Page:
Intially TiddlyWeb was oriented toward being the perfect "reference" server-side for TiddlyWiki: other implementations would be created that use the same HTTP API, but optimize for different situations or environments. Being a reference impacted the design and architecture:
- The code needed to be transparent and easy to read. I chose Python. I was coming down from a few years on Perl so it was the obvious choice for me. There were concerns at the time that this would mean it would not get used by non-technical users, who more commonly had access to PHP. The hope at the time was that someone would do a PHP port if the API was proven useful.
- The architecture should be effectively layered and extensible to allow use in lots of different situations (e.g. different storage and authentication scenarios).
- The implementation of HTTP handling should be relatively pure, to set a good example.
- TiddlyWeb would need entities that represented containership and composition of tiddlers. Thus bags, recipes and filters.
- Tiddlers were to have names, not identifiers to preserve their character. This was a contentious decision.
Because there was a desire for the code to be clear about what was happening to the HTTP request and response, straight WSGI was used, without frameworks such as Django or request objects such as WebOb or Werkzeug. These abstract away important details.
I set to work. I made sure that I had good tools for testing (py.test, wsgi-intercept) and took a test driven approach while being willing to throw away anything that didn't work. There was a fair bit that could be borrowed from the Socialtext setup:
- notions of how to do content negotiation
- multiple representations of resources
- clean, clear and cool ~URIs
but more importantly there were several things which we didn't do but wanted to so I did them in TiddlyWeb:
These turned out to be of critical importance. A default TiddlyWeb installation is simple with low requirements. That same code base can be built up to support thousands of users and hundreds of thousands of tiddlers with the right extensions and plugins. That's how we get TiddlySpace, wiki-data and ILGA.
TiddlyWeb was initially built working to an abstract goal. I tried to have good YAGNI behavior, but taken too far that would have resulted in nothing being created: There was no active customer of the concept. Once an initial working prototype was available other people were able to help get it built in the right direction.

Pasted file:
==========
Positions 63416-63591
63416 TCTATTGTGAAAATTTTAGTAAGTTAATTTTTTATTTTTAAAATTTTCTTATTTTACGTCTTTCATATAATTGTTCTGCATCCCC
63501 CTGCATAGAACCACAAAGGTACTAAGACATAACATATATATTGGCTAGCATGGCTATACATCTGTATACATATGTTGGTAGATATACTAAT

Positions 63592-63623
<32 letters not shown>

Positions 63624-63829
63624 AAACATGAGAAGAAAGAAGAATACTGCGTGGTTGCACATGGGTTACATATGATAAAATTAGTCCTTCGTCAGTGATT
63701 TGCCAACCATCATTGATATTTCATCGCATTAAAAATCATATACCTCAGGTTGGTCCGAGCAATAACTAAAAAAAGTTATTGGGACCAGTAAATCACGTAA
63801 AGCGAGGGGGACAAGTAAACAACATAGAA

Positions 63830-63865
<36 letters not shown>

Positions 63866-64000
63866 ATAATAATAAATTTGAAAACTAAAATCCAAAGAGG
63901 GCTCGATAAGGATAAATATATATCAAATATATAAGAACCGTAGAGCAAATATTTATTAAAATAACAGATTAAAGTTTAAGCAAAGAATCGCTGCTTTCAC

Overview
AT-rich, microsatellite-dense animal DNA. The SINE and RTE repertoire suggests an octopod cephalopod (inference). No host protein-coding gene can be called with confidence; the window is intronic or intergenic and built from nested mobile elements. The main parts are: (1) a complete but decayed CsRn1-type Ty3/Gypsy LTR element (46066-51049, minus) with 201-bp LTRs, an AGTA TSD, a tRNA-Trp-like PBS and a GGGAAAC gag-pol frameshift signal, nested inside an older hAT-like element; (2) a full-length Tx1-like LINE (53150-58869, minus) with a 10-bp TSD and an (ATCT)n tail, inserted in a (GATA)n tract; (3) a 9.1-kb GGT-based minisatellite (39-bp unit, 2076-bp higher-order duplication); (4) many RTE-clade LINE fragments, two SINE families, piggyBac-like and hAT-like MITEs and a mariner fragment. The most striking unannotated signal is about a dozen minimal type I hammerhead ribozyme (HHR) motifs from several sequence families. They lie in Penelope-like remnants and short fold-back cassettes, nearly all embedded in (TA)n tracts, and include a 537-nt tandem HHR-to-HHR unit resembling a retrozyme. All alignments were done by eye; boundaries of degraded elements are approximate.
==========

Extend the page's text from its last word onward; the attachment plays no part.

This is when it started becoming clear that a lot of our early assumptions were incomplete or wrong. The original belief was that TiddlyWeb would be used as a backend to TiddlyWiki-based applications (called verticals) allowing TiddlyWeb to remain relatively simple. Turns out this was only partly the case. People wanted to be able to use TiddlyWeb as a web app development framework with tiddlers (not TiddlyWiki) as the main data store and point of entry. The flexible serialization system meant that rather complex things could be done with one or many tiddlers with ~UIs created and managed from the server. An early example was ILGA.
All this development was happening in full view of the TiddlyWiki open source community. As they and the other Osmosoft developers tried things, the many eyes made bugs shallow.
Eventually TiddlyWeb came to a bit of standstill. It was sufficiently complex to setup and then to manage that it did not penetrate beyond a savvy but fairly small audience. In particular many existing TiddlyWiki users who might have been interested in using TiddlyWeb did not have access to the resources to make it go. At Osmosoft we decided to create TiddlySpace to make tiddlers on the web easier to access by creating a multi-user environment where people could curate and share tiddlers and reuse (through inclusion) tiddlers from other people.
Again the initial goal was to make a TiddlyWiki based interface and again this proved to be constraining. TiddlySpace has made it clear that in the tiddly universe the tiddler is the thing. To some extent this is simply a matter of physics: a TiddlyWiki is a large single entity containing lots of other things. It is big and slow to load, just one thing, yet non-atomic. It is complex. A tiddler is just one thing, but one thing that can come in many forms.
TiddlySpace caught on pretty well, re-energizing TiddlyWeb development. For the first time large numbers of requests for large numbers of entities were being made. TiddlyWeb was shown to be slow and needed to be fixed. The large user base provided the data necessary to do accurate measurement and optimize those parts of the code that matter. This mostly meant turning naive Python into slightly more interesting Python (e.g. lists into generators) but also hardware, database and cache tweaking.
Additional features were created as well:
Eventually TiddlySpace became fast and functional enough that it is now a useful place to do web development in addition to web publishing. Either with TiddlyWiki or without. The tiddler operates as a nice augmented container for //something// on the web. It is quick and easy to make stuff and reference stuff. A web with some improved webby affordances.